The SAIB analysed: "The conclusions that can be drawn from the investigation are that sufficient frictional forces at the nose wheel cannot be generated in the lower speed range on a runway with reduced friction. In the event of a loss of engine thrust on a wet or contaminated runway, a yaw moment will turn the aircraft towards the side of the malfunctioning engine. The nose wheel will – irrespective of the displacement angle – skid, i.e, slide over the surface with a direction that deviates from the aircraft’s longitudinal axis." The SAIB further analysed that although in simulator tests it had been able to keep the aircraft on the runway the accuracy of the simulator models for main and nose wheel tyre forces could not be substantiated. The SAIB thus views "the simulator tests as very interesting from a broad perspective, but considers at the same time that in the present case it has not been possible to recreate the actual sequence of events with sufficient accuracy. Probably the only way to achieve this would be to carry out all testing “for real” in an aircraft."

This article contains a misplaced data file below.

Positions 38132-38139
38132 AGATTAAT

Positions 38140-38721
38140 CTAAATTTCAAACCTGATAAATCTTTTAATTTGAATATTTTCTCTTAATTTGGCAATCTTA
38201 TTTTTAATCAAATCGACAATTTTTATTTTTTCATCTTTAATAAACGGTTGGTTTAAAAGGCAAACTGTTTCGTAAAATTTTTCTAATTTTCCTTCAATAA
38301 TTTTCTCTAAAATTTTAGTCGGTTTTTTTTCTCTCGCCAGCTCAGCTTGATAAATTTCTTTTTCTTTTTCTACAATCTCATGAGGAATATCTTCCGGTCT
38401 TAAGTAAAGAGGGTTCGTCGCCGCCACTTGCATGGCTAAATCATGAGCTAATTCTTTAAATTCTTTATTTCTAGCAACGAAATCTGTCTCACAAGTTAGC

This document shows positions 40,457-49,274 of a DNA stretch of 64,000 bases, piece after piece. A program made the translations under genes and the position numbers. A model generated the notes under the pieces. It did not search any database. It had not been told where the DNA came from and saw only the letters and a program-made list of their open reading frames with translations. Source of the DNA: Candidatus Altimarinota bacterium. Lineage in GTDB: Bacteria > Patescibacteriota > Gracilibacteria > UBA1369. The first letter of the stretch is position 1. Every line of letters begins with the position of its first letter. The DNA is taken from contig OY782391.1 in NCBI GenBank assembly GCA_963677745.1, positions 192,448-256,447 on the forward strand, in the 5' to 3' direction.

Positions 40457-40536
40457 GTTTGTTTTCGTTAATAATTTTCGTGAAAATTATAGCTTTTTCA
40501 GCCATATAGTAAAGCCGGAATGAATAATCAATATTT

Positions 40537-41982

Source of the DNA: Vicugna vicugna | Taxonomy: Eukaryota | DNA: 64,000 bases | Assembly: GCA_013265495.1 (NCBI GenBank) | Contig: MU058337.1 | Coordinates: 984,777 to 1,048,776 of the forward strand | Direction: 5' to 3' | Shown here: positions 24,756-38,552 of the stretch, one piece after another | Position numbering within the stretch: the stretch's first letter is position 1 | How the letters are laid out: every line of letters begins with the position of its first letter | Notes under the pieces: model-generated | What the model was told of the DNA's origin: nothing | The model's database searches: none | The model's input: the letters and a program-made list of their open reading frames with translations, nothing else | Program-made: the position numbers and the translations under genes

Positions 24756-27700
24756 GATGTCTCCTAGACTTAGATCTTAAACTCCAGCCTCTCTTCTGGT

The SAIB continued with regards to aircraft certification that "Failure to set requirements concerning requirements for the manoeuvrability of aircraft in the event of a sudden loss of engine power for the entire take-off sequence, including the most critical stage, is to accept a risk which according to SAIB is not in line with reasonable safety requirements for commercial aviation."

In the analysis of generic risks the SAIB stated: "In the incident, the excursion took place at a speed of approximately 60 knots, i.e. just over 110 kph. There is a considerable build-up of kinetic energy when a mass of 148 tonnes is travelling, out of control, at a speed of 110 kph. In this case, there were no serious consequences, but with just marginal displacements of the time, the incident could have had much more serious consequences. Had the incident occurred just a few seconds later, the aircraft would most probably have run onto taxiway Y9. At the holding point on this taxiway, aircraft are often lined up awaiting take-off. On average, 40% of all take-offs from runway 19R are carried out from the intersection at taxiway Y9."

As result of the investigation the SAIB issued recommendations to ICAO, FAA and EASA to review and enhance aircraft certification criteria concerning safety of aircraft throughout the entire takeoff sequence of an aircraft, in particular directional stability. In addition the SAIB recommended the FAA should review and revise the "Dabber TIG Weld repair method".
Incident Facts

Date of incident
Jan 16, 2010


Iran Air

Aircraft Type
Airbus A300

ICAO Type Designator